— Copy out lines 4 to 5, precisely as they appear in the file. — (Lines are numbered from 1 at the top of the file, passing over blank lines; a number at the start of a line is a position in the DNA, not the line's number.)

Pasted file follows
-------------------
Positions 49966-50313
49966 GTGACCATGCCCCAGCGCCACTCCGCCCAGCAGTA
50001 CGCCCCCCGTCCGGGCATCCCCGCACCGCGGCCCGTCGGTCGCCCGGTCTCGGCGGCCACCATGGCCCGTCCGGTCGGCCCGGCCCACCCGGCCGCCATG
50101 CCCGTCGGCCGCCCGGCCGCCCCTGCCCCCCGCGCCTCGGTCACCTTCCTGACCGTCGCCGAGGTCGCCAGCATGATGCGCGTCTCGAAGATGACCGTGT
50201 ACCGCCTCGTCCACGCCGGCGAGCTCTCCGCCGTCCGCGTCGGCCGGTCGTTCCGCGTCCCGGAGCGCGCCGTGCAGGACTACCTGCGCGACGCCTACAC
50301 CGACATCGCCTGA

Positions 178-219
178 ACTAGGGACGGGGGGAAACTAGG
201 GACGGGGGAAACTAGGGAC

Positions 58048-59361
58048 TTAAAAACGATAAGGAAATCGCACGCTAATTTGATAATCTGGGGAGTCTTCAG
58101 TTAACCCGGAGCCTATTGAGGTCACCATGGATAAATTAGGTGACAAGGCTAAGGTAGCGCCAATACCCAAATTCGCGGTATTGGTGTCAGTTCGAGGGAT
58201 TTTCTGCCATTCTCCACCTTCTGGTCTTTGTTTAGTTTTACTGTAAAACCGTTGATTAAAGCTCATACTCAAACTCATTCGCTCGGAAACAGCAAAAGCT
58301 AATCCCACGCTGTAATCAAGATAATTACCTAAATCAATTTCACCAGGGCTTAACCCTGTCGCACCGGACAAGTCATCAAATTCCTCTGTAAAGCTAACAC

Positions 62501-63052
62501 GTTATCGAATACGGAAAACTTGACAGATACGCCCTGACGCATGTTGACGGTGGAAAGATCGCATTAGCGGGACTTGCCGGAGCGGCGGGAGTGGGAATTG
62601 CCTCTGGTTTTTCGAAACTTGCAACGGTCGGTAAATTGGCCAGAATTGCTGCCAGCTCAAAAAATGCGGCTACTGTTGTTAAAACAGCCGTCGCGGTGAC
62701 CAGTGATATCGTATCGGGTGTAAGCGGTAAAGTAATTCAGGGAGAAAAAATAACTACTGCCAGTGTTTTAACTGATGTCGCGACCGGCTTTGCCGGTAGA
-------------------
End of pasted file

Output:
50101 CCCGTCGGCCGCCCGGCCGCCCCTGCCCCCCGCGCCTCGGTCACCTTCCTGACCGTCGCCGAGGTCGCCAGCATGATGCGCGTCTCGAAGATGACCGTGT
50201 ACCGCCTCGTCCACGCCGGCGAGCTCTCCGCCGTCCGCGTCGGCCGGTCGTTCCGCGTCCCGGAGCGCGCCGTGCAGGACTACCTGCGCGACGCCTACAC